That year is 1909. Expeditions are underway at the top and bottom of the globe. It is the year in which some of the great figures in exploration make their marks: US Naval Officer, Robert Peary; African American adventurer, Matthew Henson; Italy's Duke of the Abruzzi; and Britain's Ernest Shackleton.

"To the Edges of the Earth is quite simply great writing backed up by great research," said Ron Watters, chair of the National Outdoor Book Awards.  

Larson's book is one of fourteen winning books in this year's award program.  Sponsors of the program include the National Outdoor Book Awards Foundation, Idaho State University and the Association of Outdoor Recreation and Education.

Complete reviews of these and the other 2018 winners may be found at the National Outdoor Book Awards website at:

Political Thriller Brings Murder to the Moon

Not even the moon is safe from homicides. Red Moon (Orbit, 2018) by Kim Stanley Robinson, is set in 2047, when the U.S. and China have returned to the moon, establishing permanent settlements on its surface. 

An American named Fred Fredericks is sent to the moon to deliver a quantum-enabled phone to the head of the Chinese Lunar Authority, Chang Yazu. But after shaking the man's hand, Yazu is poisoned and dies, and Fredericks is accused of murder. The incident kicks off a major political crisis between the U.S. and China as Fredericks escapes and goes on the run.
Read a sample chapter here: 



Explorers Club Annual Dinner Honors 50th Anniversary of Apollo Program, March 16, 2019, Marriott Times Square

As the 50th anniversary of Apollo 11 fast approaches, The Explorers Club and its members find themselves with a once-in-a lifetime opportunity to celebrate the pioneers of the space program. The 115th Explorers Club Annual Dinner will toast the living Apollo moonwalkers, astronauts, and engineers, alongside those they inspired, March 16, 2019, at the Marriott Times Square. Tickets start at $500.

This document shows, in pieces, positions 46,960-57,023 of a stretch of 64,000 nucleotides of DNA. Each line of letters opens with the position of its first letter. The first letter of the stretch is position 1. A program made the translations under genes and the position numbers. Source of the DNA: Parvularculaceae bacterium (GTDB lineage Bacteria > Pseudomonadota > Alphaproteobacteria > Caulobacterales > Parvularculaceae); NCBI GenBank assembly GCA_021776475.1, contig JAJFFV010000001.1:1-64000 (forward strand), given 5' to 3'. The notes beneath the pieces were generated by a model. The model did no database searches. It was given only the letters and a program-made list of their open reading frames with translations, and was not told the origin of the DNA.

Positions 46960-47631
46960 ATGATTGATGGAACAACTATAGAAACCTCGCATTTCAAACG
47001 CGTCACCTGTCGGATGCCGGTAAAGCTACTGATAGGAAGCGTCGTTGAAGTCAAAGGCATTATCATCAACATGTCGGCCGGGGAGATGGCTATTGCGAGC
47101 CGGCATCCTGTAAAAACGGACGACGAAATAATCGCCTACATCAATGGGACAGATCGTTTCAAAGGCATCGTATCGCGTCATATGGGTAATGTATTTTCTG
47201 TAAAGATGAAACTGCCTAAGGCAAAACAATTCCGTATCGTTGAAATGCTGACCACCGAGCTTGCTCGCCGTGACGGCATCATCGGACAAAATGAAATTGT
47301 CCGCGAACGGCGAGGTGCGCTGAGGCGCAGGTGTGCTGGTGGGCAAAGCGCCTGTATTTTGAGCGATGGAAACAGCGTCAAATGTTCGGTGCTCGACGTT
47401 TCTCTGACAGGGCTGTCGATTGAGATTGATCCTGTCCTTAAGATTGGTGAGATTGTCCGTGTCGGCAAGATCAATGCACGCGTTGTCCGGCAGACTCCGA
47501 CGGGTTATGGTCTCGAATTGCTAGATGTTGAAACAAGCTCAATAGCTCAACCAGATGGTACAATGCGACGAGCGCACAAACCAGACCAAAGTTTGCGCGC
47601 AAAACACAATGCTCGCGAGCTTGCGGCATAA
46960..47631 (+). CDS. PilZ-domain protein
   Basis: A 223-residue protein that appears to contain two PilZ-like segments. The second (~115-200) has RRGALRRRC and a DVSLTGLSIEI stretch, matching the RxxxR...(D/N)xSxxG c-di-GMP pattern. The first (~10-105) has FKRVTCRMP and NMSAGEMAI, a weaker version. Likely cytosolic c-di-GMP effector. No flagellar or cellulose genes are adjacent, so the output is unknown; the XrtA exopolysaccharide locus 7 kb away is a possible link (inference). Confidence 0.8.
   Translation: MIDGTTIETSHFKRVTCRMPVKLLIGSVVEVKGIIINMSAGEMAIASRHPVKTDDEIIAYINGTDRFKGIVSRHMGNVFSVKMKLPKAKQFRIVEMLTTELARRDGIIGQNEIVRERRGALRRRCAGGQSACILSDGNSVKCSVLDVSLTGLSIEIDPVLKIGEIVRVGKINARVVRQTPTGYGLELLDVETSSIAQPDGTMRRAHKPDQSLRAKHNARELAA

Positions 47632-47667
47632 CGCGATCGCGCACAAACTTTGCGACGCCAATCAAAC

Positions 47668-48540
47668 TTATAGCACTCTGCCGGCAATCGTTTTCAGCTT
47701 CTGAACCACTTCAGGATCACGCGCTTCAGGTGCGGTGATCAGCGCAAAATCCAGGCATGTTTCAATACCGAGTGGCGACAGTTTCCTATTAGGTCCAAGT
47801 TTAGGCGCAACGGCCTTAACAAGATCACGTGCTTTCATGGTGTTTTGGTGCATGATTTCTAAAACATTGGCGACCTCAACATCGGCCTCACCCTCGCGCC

For more information: 212 628 8383 or


Jan Reynolds Wins "KUHLest" Moment in Exploration Contest  

Writer, photographer, author and explorer Jan Reynolds of Stowe, Vermont, has won EN's 24th anniversary contest sponsored by KUHL, the well-known mountain culture apparel company. What was her KUHLest Moment in the Wild?


Jan Reynolds of Stowe, Vermont 

"As both Ned Gillette and Jim Bridwell looked at me, deciding I would go last on rappel off this bollard we freshly hacked, as the Himalayan winter jet stream winds lowered down on us, it was confirmed I was just another team member, not a lady, not the female among them. There was no "ladies first," for my safety and protection. "You're the lightest, you should go last," they determined. 
"I agreed. I would be the least likely to pop the rope off over the bollard or cut through, and we needed to descend as rapidly as possible and make our rope as easily retrievable as possible, thus the bollards. We held the rope down on the bollard for both Jim, then Ned to descend, and I had no one to do this for me, as I swung under the lump of snow, holding my breath and rappelled down, without tumbling off, or breaking through. We were a team, I was a teammate. No more ladies first. How Kuhl is that?!"

Reynolds wins a women's long sleeve LYRIK Sweater. 

Learn more about Reynolds at

Get Sponsored! - Hundreds of explorers and adventurers raise money each month to travel on world class expeditions to Mt. Everest, Nepal, Antarctica and elsewhere. Now the techniques they use to pay for their journeys are available to anyone who has a dream adventure project in mind, according to the book from Skyhorse Publishing called:

Get Sponsored: A Funding Guide for Explorers, Adventurers and Would Be World Travelers.


Author Jeff Blumenfeld, an adventure marketing specialist who has represented 3M, Coleman, Du Pont, Lands' End and Orvis, among others, shares techniques for securing sponsors for expeditions and adventures.

Buy it here: 

Coming in Spring 2019: Travel With Purpose, A Field Guide to Voluntourism(Rowman & Littlefield) by Jeff Blumenfeld

Advertise in Expedition News - For more information:

EXPEDITION NEWS is published by Blumenfeld and Associates, LLC, 290 Laramie Blvd., Boulder, CO 80304 USA. Tel. 203 326 1200, Editor/publisher: Jeff Blumenfeld. Research editor: Lee Kovel. ©2018 Blumenfeld and Associates, Inc. All rights reserved. ISSN: 1526-8977. Subscriptions: US$36/yr. available by e-mail only. Credit card payments accepted through (made payable to  Read EXPEDITION NEWS at Enjoy the EN blog at